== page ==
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The future of space exploration: beyond the International Space Station

Space agencies from around the world are looking towards the future of deep-space exploration, beyond the International Space Station (ISS). Canada has committed to participating in international space exploration efforts that aim to push humanity farther into the solar system.

Propelling Canada farther

The Canadian Space Agency (CSA) is working with national and international partners to write the next chapter of space exploration—sending humans to more distant destinations like the Moon and Mars.

These daring missions will pose bigger challenges than travelling to the ISS, which is only 400 km from Earth:

These factors mean that crews and missions travelling farther from Earth will require more independence and autonomy.

The CSA is preparing for potential roles in these future missions by advancing technologies in areas of strength for Canada, like artificial intelligence, robotics and medical healthcare technologies.

Robots equipped for the future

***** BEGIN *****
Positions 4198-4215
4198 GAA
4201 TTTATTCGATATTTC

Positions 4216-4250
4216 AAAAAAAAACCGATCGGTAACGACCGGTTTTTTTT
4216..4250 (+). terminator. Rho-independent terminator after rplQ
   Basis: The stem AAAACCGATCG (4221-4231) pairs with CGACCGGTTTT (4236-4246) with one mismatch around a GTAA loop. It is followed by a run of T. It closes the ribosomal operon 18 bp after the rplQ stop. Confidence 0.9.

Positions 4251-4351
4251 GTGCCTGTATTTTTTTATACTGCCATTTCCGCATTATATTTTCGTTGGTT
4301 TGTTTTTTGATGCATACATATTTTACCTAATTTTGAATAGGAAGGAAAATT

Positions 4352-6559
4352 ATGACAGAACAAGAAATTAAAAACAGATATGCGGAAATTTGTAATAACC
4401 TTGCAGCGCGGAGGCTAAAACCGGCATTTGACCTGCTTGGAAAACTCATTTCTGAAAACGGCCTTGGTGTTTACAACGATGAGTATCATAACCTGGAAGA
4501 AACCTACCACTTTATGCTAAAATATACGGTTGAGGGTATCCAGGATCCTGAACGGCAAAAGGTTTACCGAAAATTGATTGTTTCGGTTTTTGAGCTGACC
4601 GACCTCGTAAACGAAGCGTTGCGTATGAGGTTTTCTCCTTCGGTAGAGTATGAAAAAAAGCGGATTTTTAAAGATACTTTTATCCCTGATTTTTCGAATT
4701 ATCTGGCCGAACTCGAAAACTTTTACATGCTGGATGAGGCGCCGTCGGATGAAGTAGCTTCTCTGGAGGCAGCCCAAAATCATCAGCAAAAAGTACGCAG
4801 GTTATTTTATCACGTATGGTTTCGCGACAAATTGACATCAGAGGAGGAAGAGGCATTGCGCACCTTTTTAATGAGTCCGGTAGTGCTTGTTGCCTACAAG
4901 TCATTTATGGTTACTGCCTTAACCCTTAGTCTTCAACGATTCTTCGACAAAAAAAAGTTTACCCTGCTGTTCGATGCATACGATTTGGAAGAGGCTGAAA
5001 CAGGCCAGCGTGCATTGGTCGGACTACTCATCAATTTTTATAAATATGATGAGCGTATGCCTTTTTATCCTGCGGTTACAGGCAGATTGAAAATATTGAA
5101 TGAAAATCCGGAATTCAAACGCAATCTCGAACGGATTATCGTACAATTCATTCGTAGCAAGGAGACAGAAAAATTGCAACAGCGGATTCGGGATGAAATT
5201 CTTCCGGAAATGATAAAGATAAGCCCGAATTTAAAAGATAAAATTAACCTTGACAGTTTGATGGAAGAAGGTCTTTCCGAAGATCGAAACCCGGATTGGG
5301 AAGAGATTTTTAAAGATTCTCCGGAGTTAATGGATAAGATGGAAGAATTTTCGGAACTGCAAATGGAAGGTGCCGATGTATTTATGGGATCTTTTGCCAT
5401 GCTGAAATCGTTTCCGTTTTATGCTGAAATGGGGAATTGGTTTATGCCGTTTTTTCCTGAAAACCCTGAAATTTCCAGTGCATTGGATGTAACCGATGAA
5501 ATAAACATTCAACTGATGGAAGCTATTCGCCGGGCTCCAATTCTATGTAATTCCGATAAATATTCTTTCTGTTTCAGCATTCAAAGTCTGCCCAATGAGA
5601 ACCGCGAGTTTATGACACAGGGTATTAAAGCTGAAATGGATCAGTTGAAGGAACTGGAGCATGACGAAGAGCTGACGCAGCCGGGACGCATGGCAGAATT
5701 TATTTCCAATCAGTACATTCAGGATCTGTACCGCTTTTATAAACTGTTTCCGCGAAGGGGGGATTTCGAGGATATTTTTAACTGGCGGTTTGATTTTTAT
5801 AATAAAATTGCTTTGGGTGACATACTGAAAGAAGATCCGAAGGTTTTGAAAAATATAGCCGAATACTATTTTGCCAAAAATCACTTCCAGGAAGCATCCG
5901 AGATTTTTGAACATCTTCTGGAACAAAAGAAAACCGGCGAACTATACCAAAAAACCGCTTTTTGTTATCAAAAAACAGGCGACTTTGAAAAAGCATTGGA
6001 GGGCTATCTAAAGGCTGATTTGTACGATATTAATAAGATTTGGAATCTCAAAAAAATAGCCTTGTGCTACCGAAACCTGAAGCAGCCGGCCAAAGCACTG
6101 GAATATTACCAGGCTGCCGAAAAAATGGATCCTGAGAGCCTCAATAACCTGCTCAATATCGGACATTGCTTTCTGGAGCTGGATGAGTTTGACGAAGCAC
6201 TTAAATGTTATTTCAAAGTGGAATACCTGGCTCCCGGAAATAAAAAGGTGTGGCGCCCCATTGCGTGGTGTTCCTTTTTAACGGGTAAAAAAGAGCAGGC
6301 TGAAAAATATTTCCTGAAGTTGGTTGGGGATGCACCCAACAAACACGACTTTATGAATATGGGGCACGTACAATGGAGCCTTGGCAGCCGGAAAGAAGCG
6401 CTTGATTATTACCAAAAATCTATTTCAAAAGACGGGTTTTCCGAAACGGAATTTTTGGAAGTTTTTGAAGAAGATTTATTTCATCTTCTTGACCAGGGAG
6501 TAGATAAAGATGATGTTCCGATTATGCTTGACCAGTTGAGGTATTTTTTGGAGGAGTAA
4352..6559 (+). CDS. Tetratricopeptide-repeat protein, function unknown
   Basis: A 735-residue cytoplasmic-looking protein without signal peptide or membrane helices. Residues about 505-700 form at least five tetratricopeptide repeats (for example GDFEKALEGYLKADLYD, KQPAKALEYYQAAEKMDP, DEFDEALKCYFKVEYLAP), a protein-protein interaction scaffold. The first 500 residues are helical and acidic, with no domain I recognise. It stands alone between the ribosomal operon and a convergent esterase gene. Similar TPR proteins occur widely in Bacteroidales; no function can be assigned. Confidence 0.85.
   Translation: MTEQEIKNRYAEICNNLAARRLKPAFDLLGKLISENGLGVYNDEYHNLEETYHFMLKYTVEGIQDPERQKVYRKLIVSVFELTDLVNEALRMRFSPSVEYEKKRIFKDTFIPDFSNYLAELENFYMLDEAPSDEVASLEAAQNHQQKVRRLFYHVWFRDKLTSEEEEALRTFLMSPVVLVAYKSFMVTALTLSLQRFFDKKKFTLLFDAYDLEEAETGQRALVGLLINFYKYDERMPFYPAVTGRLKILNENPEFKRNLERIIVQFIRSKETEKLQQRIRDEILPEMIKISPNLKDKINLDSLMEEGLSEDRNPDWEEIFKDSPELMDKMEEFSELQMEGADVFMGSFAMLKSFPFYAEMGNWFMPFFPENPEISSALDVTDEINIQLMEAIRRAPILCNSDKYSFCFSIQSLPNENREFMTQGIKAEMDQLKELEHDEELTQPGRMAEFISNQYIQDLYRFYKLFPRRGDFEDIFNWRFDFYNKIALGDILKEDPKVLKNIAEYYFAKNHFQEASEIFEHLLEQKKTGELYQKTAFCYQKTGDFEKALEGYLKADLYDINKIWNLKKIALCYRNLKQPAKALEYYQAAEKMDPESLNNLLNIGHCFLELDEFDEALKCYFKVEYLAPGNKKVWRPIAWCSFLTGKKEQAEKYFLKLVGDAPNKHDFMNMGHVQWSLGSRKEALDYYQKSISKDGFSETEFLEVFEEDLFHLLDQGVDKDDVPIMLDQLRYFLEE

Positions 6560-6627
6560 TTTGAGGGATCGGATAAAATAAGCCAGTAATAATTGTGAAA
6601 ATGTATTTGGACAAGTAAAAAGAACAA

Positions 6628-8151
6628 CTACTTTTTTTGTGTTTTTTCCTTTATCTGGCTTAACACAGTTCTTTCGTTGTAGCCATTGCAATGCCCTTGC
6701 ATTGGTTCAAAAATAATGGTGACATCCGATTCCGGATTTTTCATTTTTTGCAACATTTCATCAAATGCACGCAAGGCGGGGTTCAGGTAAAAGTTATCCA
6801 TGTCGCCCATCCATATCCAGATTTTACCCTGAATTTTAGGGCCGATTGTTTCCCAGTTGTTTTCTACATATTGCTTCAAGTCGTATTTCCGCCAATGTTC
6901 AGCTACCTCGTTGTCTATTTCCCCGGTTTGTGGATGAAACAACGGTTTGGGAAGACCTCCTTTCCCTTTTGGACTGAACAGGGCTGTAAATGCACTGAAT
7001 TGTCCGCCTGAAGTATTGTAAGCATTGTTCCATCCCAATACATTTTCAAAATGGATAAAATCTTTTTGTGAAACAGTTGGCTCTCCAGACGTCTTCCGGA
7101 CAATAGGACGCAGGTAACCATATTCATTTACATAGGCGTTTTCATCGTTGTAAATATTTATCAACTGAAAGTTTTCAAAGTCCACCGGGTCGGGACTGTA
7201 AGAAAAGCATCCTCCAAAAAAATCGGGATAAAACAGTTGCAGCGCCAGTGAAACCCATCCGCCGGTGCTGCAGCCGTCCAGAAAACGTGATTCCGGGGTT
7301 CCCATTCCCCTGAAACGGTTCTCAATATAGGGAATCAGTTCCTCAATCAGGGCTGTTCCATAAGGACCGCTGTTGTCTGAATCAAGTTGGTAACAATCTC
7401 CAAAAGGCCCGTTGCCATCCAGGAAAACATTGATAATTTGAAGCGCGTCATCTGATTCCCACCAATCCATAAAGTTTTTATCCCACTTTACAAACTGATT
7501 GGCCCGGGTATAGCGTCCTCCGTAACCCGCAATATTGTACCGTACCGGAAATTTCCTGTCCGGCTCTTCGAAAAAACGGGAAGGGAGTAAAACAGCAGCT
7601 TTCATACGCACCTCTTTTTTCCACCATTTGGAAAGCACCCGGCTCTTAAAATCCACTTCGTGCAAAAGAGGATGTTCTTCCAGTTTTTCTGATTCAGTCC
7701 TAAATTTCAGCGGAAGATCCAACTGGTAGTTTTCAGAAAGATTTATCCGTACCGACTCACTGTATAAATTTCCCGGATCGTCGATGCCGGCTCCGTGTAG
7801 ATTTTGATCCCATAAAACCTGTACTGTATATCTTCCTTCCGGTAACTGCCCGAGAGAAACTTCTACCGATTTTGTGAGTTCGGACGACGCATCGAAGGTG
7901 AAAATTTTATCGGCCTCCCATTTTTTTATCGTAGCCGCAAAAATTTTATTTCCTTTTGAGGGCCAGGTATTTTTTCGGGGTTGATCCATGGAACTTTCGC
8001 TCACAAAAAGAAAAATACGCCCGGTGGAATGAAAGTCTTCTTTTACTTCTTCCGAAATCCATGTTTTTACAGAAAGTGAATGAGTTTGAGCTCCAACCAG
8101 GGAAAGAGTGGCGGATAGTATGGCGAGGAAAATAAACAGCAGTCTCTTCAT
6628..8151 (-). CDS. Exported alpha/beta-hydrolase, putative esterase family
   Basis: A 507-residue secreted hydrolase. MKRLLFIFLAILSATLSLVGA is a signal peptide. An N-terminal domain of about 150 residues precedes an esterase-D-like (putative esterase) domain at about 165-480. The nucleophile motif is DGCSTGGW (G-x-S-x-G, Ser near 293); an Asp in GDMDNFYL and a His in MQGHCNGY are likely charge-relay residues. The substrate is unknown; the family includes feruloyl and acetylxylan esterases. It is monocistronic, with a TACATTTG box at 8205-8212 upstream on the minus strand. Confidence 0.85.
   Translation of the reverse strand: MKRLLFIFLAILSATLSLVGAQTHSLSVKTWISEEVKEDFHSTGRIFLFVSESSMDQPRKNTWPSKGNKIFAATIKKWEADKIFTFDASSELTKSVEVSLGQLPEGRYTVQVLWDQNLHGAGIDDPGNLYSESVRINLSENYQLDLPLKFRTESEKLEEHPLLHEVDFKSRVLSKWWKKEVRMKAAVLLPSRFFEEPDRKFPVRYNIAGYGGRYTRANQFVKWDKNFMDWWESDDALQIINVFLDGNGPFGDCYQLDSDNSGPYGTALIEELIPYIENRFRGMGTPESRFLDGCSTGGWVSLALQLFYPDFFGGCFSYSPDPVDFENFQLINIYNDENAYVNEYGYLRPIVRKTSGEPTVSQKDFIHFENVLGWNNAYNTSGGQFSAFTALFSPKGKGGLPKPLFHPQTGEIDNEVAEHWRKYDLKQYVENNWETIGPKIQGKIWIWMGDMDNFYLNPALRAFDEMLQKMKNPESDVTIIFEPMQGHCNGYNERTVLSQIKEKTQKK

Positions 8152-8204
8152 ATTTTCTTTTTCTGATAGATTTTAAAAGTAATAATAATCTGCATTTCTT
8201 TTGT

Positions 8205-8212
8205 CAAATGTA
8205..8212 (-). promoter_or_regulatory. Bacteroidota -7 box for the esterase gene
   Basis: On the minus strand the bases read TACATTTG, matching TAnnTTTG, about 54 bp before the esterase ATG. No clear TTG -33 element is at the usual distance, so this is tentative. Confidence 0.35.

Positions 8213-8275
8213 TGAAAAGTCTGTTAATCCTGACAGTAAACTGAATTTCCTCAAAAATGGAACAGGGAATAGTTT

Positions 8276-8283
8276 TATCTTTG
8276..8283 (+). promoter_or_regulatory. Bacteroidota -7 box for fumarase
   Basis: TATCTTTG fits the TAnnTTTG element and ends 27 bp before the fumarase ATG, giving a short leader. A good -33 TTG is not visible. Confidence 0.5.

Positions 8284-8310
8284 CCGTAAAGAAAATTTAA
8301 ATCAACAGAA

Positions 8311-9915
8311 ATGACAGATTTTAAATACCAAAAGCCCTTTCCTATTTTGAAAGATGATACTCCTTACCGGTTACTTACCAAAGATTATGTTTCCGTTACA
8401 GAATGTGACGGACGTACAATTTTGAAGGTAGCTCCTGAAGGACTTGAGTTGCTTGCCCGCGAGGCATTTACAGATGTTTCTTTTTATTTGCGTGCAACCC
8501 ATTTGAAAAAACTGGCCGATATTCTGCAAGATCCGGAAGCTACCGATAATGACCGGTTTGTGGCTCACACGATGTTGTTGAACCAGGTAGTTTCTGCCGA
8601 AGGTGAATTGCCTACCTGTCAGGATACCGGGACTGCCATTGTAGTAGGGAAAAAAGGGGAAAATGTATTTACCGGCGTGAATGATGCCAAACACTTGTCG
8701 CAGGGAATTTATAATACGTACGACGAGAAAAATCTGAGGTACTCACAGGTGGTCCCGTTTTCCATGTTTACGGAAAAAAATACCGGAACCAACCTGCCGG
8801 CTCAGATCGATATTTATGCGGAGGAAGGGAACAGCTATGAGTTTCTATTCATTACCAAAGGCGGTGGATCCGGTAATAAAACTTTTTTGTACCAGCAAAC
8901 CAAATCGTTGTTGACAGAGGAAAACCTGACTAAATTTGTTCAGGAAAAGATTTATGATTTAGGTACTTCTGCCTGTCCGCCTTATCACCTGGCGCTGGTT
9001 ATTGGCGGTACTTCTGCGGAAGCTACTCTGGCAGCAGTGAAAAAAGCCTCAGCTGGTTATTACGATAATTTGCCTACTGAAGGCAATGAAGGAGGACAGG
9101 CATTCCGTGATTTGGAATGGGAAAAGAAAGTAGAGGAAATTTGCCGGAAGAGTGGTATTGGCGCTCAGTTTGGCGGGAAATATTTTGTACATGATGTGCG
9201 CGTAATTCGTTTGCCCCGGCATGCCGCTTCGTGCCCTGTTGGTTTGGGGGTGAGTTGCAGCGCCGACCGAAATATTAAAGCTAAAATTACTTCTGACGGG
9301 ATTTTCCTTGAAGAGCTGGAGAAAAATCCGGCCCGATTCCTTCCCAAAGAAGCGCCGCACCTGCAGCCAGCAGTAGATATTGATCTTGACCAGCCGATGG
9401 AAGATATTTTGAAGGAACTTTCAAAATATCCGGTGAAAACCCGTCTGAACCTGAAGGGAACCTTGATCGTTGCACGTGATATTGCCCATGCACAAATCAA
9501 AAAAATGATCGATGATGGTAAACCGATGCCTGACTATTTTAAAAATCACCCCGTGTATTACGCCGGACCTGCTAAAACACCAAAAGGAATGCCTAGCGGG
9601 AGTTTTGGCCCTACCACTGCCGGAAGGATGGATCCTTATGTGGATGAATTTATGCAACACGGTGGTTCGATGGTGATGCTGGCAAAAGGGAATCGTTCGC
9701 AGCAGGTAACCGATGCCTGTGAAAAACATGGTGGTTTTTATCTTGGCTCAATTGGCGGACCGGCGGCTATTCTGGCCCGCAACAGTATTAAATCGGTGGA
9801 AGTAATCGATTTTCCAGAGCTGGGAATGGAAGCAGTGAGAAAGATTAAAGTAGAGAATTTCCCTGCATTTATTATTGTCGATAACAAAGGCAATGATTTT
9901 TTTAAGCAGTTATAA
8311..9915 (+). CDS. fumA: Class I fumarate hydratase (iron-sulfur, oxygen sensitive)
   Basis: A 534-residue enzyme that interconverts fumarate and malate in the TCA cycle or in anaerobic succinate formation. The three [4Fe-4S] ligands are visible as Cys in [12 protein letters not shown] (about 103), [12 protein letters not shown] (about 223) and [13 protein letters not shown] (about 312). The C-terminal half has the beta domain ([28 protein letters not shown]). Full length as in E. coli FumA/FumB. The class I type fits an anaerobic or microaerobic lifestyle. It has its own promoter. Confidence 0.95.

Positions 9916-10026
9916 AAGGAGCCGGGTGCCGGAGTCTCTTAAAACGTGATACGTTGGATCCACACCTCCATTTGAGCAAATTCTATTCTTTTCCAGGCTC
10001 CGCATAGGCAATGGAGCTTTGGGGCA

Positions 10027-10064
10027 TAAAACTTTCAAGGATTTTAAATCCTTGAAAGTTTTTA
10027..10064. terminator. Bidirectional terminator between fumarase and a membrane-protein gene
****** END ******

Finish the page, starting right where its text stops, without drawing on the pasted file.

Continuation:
Artist's concept of the Lunar Gateway

Artist's concept of the Gateway orbiting the Moon. (Credit: NASA)

Countries across the globe are preparing plans to build the Lunar Gateway, an outpost in the vicinity of the Moon that will serve as a stepping stone for deep-space exploration.

The CSA is moving forward with plans to equip our existing ISS robots with a greater degree of autonomy, and preparing for the next generation of robots designed to execute tasks in even tougher environments.

Leveraging its strengths as a global leader in space robotics and artificial intelligence, Canada is well positioned to contribute a robotic system to the Lunar Gateway.

Innovative health technologies

Former CSA astronaut Robert Thirsk shares his thoughts on the future of medical care in space. (Credit: CSA)

The Canadian studies performed on the ISS supported by the CSA focus on identifying and mitigating the effects of space on astronauts' health in order to make space travel safer.

The well-being of crews is essential to the success of longer-term missions to more distant destinations. Far from Earth, medical systems and support technologies enabled by artificial intelligence could provide astronauts with enhanced medical autonomy.

The CSA has awarded multiple contracts to the Canadian health community to evaluate current technological capabilities and create a plan to develop future medical systems that could allow crews to independently:

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